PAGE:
But Wendy Davis did it.

One fifty-year old woman put her ankles and her back muscles and her vocal cords directly in the gap and said, “You. Shall. Not. Pass.

I can’t do what Wendy Davis did, but I am a Witch and what I can do is work magic. And so I cast a circle and called those whom I call and I did what I do and I sent what I send. And today I wore a scarf with both Coyote and Hare.

And although Rick Perry has called another special session for Monday, at which the abortion restrictions will likely pass, Wendy Davis won an important victory last night.

I think that it’s really important to reward good behavior. You can donate to Wendy Davis’ re-election campaign here.

*BTW, grammar and law nerd that I am, I was fascinated with Motivated Grammar’s discovery about the Texas Rules.

Claire Cardona wrote at the Dallas Morning News’s filibuster liveblog:

“Sen. Tommy Williams, R-The Woodlands, raised a point of order on the filibuster because Davis had help from Sen. Ellis to readjust her back brace. […] but Sen. Judith Zaffirini, D-Laredo, brings up a part in the rules that would permit Davis to sit. […] Zaffirini notes that the rules said ‘may not lean on his desk, his chair, and that note doesn’t apply to Sen. Davis.’”

The rule in question, which I think is Senate Rule 4.01 [PDF, p. 8-9], reads:

“When a member has been recognized and is speaking on a motion to re-refer a bill, he must stand upright at his desk and may not lean thereon (61 S.J. Reg. 1760, 1762 (1969)). When a member has the floor and is speaking on a bill or resolution, he must stand upright at his desk and may not lean or sit on his desk or chair (61 S.J. Reg. 1059 (1969)).”

Of course, we all know what is meant there, that the intended interpretation is gender-neutral he. We see such usages regularly, probably think little of it, and move on. To claim that the use of he in this rule means it doesn’t apply to a woman is crazy, surely.

Or is it? During a filibuster, pedantry is everywhere. I learned but one thing from the time I volunteered at a Model Congress convention: intent and common usage mean little as the parliamentarian sifts through Robert’s Rules of Order to decide which of the fourteen simultaneous objections takes precedence over the rest. Grammatical pedantry, so often out of place, is only fair in this situation.

. . .

I’m no legal expert, and I’m certainly not an expert at what terminological choices are taken as given in the Texas Senate rulebook, so take this discussion with a grain of salt. But Zaffirini’s argument isn’t without merit. I found no declaration at any point in the Senate Rules that he is to be assumed as gender-neutral. In fact, there are eight instances of “his or her” in the rules — one occurring in the first sentence of Rule 4.01, the very rule being debated. If he is understood to be gender-neutral in the third and fourth sentences of Rule 4.01, why is he insufficient in the first?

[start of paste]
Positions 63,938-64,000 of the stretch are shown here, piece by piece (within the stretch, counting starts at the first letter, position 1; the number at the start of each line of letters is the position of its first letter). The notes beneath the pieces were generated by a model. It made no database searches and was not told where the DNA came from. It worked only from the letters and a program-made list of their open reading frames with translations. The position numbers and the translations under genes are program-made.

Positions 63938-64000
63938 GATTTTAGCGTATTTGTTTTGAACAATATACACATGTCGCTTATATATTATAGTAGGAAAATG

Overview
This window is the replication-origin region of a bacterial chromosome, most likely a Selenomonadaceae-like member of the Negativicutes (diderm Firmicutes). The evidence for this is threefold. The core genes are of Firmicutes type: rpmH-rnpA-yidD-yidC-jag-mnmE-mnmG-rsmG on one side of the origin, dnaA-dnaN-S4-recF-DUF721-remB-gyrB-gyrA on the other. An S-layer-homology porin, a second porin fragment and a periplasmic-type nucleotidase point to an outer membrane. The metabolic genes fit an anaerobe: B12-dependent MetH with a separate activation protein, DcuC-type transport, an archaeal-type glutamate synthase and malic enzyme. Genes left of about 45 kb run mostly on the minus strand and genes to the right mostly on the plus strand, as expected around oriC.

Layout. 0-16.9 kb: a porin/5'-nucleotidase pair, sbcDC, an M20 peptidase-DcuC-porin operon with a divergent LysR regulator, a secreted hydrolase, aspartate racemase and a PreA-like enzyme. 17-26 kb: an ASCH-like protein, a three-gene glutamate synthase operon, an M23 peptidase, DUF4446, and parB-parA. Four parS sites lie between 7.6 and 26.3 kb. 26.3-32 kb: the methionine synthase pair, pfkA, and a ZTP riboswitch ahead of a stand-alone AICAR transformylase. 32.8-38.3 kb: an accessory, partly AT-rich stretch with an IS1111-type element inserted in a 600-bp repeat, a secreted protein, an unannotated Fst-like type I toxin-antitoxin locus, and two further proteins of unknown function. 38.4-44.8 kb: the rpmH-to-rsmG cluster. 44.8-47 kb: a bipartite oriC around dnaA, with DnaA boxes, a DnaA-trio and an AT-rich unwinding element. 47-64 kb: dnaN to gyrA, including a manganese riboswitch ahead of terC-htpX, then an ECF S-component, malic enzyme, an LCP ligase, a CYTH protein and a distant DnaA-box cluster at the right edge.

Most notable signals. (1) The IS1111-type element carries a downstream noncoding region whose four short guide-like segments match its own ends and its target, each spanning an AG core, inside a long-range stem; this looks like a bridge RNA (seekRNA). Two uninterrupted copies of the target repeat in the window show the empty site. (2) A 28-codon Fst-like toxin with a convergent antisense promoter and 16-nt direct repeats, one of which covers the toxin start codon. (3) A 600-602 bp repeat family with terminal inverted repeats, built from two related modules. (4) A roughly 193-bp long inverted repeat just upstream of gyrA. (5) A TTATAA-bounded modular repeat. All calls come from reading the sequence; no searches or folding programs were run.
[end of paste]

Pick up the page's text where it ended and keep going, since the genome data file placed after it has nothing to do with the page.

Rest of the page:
. . .

It’s all hair-splitting, of course, but it’s a hair that may need to be split. When the issue at hand is so entwined with gender, maybe it’s a good time to examine our assumptions, starting with a little pronoun.

* Dear Xians, Please listen carefully.

Your bible (or, more accurately, your current interpretation of your bible) is not a Get Out of Bigots’ Jail Free card. We all get that your new meme is that you’re being persecuted simply because when you try to persecute other people those other people now fight back and sometimes call you on your bigotry. It’s such a transparent and fifth-grade-style ruse that it’s really amazing you’d even imagine that it would work. Sure, you have First Amendment guarantees of freedom of religion and freedom of speech. You’re free to adopt a religion based upon bigotry and hatred and you’re free to talk about it. But others are also free to adopt other beliefs and to talk about what bigots you are.

Waving your bible around won’t change that. Besides, people who supported slavery waved their bibles around. People who opposed equal rights for women waved (and still wave) their bibles or korans around. Antisemites waved (and still wave) their bibles or korans around. And you know what we call those people today? Bigots.

Obviously, bigots don’t stand up and say, “I hate gays because I’m a bigot, and I get off on hating them, and it helps me to displace my own shadow issues.” No, they always stand up and say that their bigotry is based upon god’s law, or the bible, or whatever.

You’re on the losing end of history, the backwards curve of the arc of the moral universe, but, yes, you have First Amendment rights to hate in the name of your god and to express your hatred.

And we have the right to call you bigots.

Get over it. Be gone, before someone drops a lion on you, too.

* David Whyte writes:

The very shape we make with our bodies when we hold the conversation between the solid ground we stand on and the horizon to which we go, is the complete journey in itself. Our body’s intent, the way we hold that strange and very passionate here to there, far inside us, is the momentary representation of the whole conversation, the whole journey. There is no need to move a single inch. From that place we are ready, once again, to get up and go.

~ Thoughts from Avignon: © David Whyte 2013.

I want to remember this tomorrow morning on the treadmill.

Picture found here.

I’m Just Going to Print Out Copies of This & Hand Them Out from Now On, Instead of Arguing with Fundies

Pro-life? That’s a lie. You don’t care if women die.

This.

/hat tip: Echidne.

Picture found here.

Rape. It’s Just Different. Wait. No, It’s Not.

So, by now, unless you live under a rock — and by that I mean a rock without wifi where you have no smartphone, no tv, no radio, and no access at all to the outside world — you’ve heard that yet another Republican candidate slipped up and admitted what he really thinks about rape, women, and living in the patriarchy.

It’s always interesting to me how differently, from almost every single other crime, we perceive rape and what this difference tells us about living in patriarchy.